Personally, I am intrigued by the notion of filling the gap in voluntary sacrifices. Unusual religious practices are always intriguing. Perhaps Buluc talks the depressed into suicide during the day and dreads those times when he must go out and fill the void. Perhaps he does the opposite, helping people in the name of one god and murdering them in the name of another. What if the law turns against honorable suicide - does that leave more of a gap to be filled?
February 9, 2015, 8:14
I was a little vague in the write up, but "filling in the gap" here means murder, or at least I intended it so. The idea that he would counsel the penitent as a priest of Dawn Lord toward suicide as a sacrifice to Rope Woman is certainly an intriguing one. I suppose it calls into question his dedication to the two gods, whether he is more "truly" a priest of Rope Woman and his Dawn Lord priesthood only a facade.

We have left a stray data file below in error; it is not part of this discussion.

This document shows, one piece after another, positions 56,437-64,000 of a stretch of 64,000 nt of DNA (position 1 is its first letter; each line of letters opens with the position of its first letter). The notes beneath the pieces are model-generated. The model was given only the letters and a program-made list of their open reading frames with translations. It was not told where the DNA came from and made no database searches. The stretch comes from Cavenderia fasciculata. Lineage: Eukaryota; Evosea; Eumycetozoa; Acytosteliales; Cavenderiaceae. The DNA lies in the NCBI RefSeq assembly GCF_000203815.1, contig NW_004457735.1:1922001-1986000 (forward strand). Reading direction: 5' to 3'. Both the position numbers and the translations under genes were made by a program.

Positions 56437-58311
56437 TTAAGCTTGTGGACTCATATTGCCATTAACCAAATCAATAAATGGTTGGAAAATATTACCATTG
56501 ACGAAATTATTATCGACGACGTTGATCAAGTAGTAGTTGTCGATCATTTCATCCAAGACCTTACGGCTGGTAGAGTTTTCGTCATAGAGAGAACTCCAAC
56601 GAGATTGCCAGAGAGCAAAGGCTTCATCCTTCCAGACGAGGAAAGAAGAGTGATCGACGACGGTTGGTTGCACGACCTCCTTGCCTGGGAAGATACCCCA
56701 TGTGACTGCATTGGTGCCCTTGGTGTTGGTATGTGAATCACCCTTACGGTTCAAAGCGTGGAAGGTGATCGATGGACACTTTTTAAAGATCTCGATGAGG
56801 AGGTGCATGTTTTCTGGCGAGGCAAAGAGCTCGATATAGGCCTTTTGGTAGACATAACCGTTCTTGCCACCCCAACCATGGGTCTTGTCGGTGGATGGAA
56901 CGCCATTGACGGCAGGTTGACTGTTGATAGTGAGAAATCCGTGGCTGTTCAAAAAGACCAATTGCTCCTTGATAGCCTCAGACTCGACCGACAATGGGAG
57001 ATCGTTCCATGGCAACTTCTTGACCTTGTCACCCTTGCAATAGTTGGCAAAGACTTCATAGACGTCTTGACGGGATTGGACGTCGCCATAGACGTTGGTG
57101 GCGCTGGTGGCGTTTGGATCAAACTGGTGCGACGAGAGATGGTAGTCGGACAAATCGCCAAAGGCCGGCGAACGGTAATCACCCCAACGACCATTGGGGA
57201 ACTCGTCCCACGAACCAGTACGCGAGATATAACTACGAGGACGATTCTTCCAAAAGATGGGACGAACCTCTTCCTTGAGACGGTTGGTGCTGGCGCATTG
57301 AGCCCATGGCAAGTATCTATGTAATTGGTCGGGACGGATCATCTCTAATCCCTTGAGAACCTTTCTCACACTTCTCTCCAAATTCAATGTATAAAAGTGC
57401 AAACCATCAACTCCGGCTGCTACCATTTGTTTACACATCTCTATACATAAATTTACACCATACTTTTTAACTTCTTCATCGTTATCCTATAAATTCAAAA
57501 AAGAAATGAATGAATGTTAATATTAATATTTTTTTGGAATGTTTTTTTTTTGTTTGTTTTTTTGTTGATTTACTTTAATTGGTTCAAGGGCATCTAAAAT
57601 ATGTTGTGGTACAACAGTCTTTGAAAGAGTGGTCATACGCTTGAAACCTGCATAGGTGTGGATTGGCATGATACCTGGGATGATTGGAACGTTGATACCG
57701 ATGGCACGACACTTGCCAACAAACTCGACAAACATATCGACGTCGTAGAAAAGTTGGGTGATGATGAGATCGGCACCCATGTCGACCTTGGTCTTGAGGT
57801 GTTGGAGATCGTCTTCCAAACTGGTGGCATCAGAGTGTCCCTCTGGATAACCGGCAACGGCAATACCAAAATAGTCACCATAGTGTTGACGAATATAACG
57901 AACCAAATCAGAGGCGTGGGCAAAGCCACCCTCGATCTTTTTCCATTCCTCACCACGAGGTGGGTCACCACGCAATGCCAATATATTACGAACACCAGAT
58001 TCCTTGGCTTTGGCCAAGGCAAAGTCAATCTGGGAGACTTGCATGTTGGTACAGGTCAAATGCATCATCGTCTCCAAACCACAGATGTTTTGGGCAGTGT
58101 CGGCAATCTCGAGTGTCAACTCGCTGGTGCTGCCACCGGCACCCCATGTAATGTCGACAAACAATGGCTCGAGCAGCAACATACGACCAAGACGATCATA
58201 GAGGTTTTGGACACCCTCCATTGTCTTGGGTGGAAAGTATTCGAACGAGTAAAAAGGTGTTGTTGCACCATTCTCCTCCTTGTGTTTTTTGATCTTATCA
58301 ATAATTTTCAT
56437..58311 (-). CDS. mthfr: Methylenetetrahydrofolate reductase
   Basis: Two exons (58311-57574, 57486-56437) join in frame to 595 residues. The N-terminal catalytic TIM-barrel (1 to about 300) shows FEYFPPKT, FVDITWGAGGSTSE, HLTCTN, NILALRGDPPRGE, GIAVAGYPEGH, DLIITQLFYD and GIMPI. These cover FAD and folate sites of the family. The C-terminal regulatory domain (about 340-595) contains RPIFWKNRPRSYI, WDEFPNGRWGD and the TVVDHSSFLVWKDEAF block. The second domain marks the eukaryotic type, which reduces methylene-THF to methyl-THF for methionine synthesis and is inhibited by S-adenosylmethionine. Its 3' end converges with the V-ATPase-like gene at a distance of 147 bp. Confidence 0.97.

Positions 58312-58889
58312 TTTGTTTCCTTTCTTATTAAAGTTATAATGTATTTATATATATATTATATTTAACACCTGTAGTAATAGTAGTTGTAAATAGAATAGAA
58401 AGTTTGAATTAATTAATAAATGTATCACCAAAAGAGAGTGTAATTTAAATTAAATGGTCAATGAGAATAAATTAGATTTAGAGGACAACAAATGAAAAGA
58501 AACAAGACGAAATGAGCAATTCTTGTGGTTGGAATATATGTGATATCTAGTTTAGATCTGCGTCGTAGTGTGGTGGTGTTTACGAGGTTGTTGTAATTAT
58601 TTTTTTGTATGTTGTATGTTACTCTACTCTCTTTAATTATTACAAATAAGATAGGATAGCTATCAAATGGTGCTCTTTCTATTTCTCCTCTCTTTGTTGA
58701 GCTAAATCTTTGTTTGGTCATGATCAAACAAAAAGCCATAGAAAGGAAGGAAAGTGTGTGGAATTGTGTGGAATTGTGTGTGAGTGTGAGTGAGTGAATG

February 9, 2015, 1:25
bCongratulations Dozus! You have won the first 500 Word Submission Challenge/b

Fame and glory are yours!
Voted Murometz
February 9, 2015, 11:21

The title alone is already evocative! And wow, what a great 500 word condensation of rich material! Love this cult. Like a twisted version of Thuggees with shades of Kevorkian.

Rope Woman!!!

Voted Cheka Man
February 9, 2015, 22:44
Only voted
Voted valadaar
March 11, 2015, 15:24
Muro's comment here is spot on. This is excellent and a worthy winner.



Random Idea Seed View All Idea Seeds

       By: Dozus

Medieval Britons didn't write contracts. Instead, men making agreements would clap their knives onto an altar and recite the agreement three times to seal a deal. Even after the Normans introduced written contracts, British nobles would wrap the parchment around a knife to authenticate it.

Ideas  ( Society/ Organization ) | July 27, 2006 | View | UpVote 2xp